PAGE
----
Hactivists Claim They Took Twitter Down, but Twitter Denies It
Microblogging social network Twitter suffered a debilitating denial-of-service attack June 21, beginning at 9:09 a.m. PST and rendering the site inaccessible for intermittent periods for several hours.
The site came back up at around 10:06 a.m. PST
and then went down for various spans of time after that. An administrator
posted the following message and kept it up on its status.twitter.com site: "Users may
be experiencing issues accessing Twitter. Our engineers are currently working
to resolve the issue."
eWEEK received a message from Twitter spokesman Robert Weeks at 1:30 p.m. PT, stating: "@TwitterComms: Today's outage is due to a cascaded bug in one of our infrastructure components. We'll provide updated information soon."
Hacktivists, However, Take Credit
During the outages, eWEEK was contacted via email by a person using the alias "Cosmo lol," who claimed to be a member of the UGNazi hacktivist group.
"Cosmo lol" took credit for taking down Twitter and, when asked why, emailed: "Just to show what we really are capable of."
When asked for proof of the deed, "Cosmo lol" emailed: "I can follow you on @CosmoTheGod and @UG for proof." There were lively discussions on those two Twitter threads immediately after the site came back into action.
After Twitter emailed eWEEK about the "cascaded bug" problem, "Cosmo lol" emailed eWEEK with this response: "They moved to multiple servers in the past couple hours trying to migrate our attack, there (sic) is no bug in there (sic) system.'"
This was supposed to be a big day for Twitter. The company announced that it plans to expand its "promoted tweets" ad platform to 50 countries by the end of the year.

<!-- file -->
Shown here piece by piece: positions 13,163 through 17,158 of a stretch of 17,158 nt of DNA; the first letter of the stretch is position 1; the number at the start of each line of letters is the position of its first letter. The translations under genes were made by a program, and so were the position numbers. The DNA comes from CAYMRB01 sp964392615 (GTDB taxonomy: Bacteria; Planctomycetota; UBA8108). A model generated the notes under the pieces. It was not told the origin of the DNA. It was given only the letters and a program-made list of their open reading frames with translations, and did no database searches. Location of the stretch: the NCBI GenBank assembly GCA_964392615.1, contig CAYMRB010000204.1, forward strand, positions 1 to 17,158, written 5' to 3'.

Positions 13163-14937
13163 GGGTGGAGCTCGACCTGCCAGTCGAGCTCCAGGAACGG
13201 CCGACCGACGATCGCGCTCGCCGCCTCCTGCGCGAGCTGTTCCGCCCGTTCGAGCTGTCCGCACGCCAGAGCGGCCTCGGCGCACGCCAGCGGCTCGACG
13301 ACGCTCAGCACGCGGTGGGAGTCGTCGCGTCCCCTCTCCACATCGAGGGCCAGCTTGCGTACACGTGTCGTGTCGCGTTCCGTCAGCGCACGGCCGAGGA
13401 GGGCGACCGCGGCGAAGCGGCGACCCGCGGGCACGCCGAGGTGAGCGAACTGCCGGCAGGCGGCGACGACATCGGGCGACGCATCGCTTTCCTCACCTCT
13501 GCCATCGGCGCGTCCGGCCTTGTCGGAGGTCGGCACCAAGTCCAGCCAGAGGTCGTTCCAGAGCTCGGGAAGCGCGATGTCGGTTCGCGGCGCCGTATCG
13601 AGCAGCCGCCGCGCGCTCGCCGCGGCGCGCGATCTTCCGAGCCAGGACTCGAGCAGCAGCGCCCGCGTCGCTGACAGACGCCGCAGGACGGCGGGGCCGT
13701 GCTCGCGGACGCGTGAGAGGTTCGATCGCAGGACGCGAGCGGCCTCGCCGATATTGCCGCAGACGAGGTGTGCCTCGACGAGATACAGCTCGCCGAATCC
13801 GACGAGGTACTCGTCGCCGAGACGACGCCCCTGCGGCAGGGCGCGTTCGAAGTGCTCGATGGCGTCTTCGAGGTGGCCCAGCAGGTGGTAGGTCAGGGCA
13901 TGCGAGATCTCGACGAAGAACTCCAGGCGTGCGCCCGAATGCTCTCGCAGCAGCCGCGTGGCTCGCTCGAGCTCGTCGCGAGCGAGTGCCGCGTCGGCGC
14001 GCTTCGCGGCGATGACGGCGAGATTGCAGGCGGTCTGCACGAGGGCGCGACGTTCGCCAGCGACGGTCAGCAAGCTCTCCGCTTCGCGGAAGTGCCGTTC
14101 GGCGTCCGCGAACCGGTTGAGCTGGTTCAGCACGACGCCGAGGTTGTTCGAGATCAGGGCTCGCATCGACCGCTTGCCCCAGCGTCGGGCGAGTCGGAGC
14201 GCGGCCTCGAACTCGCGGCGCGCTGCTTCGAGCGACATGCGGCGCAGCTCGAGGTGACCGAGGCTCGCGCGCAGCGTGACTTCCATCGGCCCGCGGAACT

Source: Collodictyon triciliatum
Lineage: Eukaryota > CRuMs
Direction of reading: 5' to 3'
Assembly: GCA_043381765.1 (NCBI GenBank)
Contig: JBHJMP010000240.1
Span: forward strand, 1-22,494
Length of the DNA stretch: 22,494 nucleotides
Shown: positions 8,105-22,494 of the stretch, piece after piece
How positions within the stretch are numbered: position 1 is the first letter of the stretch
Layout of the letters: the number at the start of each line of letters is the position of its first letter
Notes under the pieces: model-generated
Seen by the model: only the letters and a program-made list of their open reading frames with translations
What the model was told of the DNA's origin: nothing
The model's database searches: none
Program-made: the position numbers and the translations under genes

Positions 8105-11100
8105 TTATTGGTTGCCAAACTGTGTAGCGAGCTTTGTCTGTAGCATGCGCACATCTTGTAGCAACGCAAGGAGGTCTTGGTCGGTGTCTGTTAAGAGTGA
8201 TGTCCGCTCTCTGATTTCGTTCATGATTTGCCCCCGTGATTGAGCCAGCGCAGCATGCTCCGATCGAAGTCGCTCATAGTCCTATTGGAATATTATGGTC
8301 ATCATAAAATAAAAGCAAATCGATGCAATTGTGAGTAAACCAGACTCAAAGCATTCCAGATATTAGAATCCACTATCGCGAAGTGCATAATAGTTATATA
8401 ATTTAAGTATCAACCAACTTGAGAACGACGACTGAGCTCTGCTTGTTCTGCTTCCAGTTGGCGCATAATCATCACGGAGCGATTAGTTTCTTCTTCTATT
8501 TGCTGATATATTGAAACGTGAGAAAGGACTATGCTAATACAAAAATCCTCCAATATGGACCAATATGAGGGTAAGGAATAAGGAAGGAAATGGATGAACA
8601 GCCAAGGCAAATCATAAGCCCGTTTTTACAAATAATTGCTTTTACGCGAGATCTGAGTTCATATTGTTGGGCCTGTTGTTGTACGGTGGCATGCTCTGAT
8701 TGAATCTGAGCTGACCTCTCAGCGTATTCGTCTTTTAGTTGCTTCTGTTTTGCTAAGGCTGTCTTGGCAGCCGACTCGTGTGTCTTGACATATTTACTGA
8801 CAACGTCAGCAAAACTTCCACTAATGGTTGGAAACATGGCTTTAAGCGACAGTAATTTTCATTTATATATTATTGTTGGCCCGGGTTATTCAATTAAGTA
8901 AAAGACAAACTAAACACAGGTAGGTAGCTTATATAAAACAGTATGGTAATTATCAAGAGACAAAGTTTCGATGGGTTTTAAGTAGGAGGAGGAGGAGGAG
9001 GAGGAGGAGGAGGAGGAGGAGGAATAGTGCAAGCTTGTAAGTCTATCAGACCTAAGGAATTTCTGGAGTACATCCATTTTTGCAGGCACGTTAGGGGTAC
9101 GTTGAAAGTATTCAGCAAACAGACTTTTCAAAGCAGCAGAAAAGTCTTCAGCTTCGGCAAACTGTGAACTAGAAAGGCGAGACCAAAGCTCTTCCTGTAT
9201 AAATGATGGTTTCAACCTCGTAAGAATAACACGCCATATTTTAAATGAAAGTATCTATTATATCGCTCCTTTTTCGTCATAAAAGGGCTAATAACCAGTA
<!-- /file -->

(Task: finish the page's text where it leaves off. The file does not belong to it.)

"I'm extremely humbled by how quick and broadly Twitter has taken off and how we've done building something independent and timeless. This is a company that will last," The Hollywood Reporter quoted Twitter founder Jack Dorsey at a press conference in Cannes, France.
Other Issues in Recent Weeks
Twitter has experienced other backend issues lately. The previous day, June 20, the network reported some other issues involving email deliveries, posting the following message: "Some users may experience a delay receiving signup confirmation and password reset emails. Our engineers are working to resolve this issue. Update: this issue has been resolved."
Two weeks ago, the site experienced issues with uploading photos. That problem, too, was solved relatively quickly.
Twitter is considered the next big IT company to be a legitimate candidate for an initial public offering. In recent months, company executives have emphasized the reliability of its service, which had been subject to more frequent outages in its early days but which has been down only infrequently in recent years.
Editor's note: This story was updated to include information about the hacker's claims and Twitter's response.